Like all good adolescent girls i went through a phase where i read lots of horror novels, vampires, monsters, groovy ghoulies whathaveyou... very few of them do i remember, and even fewer did I reread.
Some of them still stand up to rereading...if i ever find the time.
I do love my October reading of Zelazny's Night in the Lonesome October
and now Gaiman's Graveyard Book
. (think Jungle Book written by Charles Addams)
But McCammon's Wolfs Hour
is the best epic Werewolf novel ever.
Kim Newman's Anno Dracula
is the best Vampire Pastiche novel ever written..any and every vampire makes an appearance in victorian london...even Varney.
I read a whole lot of Anne Rice including her much overrated porn...but none of them are worth the match to burn them up save Interview with the Vampire
..i read it in 76 and was blown away..then i reread it when the country went Anne Rice crazy in the early eighties. I still have my old paperback with the original cover art.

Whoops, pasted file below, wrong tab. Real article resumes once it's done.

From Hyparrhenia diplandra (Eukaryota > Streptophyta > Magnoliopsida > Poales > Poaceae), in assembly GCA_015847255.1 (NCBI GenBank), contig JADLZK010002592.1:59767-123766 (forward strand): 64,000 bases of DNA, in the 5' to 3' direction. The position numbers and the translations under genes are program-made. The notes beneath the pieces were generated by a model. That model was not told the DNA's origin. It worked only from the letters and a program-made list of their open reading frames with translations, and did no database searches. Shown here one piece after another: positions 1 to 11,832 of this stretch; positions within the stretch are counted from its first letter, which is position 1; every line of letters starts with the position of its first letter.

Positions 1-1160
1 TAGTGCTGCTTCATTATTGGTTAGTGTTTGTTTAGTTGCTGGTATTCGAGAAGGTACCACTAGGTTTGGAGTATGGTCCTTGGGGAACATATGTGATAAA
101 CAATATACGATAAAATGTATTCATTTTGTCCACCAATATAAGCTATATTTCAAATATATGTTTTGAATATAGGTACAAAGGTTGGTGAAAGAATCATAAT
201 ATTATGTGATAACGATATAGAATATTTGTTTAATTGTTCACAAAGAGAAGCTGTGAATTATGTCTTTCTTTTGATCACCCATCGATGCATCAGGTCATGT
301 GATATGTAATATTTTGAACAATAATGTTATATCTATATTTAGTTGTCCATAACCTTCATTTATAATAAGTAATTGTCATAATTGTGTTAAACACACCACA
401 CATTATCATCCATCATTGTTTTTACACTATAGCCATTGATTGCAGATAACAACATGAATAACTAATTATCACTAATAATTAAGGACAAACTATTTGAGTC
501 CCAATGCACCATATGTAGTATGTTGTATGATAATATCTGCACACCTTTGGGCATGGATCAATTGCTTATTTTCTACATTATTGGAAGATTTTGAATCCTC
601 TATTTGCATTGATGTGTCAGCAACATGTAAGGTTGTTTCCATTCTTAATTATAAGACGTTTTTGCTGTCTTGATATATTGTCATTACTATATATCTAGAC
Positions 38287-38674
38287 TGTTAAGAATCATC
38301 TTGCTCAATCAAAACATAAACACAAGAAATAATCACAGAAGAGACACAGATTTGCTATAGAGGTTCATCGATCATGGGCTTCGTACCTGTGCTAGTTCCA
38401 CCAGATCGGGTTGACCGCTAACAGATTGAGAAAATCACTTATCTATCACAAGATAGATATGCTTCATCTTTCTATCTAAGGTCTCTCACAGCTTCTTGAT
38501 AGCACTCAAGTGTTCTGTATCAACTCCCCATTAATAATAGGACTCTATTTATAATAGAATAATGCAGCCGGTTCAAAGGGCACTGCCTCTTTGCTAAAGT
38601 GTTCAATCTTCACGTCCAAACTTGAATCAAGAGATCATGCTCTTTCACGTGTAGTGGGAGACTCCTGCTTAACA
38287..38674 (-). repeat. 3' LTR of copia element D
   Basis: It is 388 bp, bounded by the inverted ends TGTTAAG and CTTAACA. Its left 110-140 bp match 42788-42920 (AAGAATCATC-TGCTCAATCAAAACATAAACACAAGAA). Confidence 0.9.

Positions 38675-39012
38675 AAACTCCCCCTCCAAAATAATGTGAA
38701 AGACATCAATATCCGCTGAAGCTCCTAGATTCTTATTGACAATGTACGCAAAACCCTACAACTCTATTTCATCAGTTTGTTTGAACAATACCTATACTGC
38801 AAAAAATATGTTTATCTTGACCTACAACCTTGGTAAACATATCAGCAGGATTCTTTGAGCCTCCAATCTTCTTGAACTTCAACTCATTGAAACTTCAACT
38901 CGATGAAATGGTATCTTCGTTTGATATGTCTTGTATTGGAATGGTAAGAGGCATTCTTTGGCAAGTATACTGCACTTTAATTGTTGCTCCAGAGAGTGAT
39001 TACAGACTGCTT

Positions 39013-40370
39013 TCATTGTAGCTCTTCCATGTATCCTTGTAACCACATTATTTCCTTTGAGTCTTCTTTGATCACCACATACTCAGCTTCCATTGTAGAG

If you are going to reread anything it may as well be Stoker's Dracula
..i recommend the 1976 avon paperback...no reason..'cept the edition ages well and feels good in the hand..for a hardcover look for the Modern Library with the Green Faced dust jacket.
The only Stephen King I read twice was Salem's Lot
- it is still scary.
of Dean Koontz's I only reread Seize the Night
and Fear Nothing
...they are more speculative fiction than Horror but they can get pretty scary...i really really wish he would revisit these for another in the series...the books came out in 98 and 99 and he says he's been working on the third in the series ever since.
The only Peter Benchley worth rereading is Jaws...though the Island has a clever premise of undiscovered Pirates..though now that real piracy is in the news and in your face, it kind of pales...a better book of that ilk would be McCammon's Night Boat
....Nazi Zombies in a uboat...i'm sorry but it's silly scary you know?
"Isn't it enough to see that a garden is beautiful without having to believe that there are fairies at the bottom of it too?" - Douglas Adams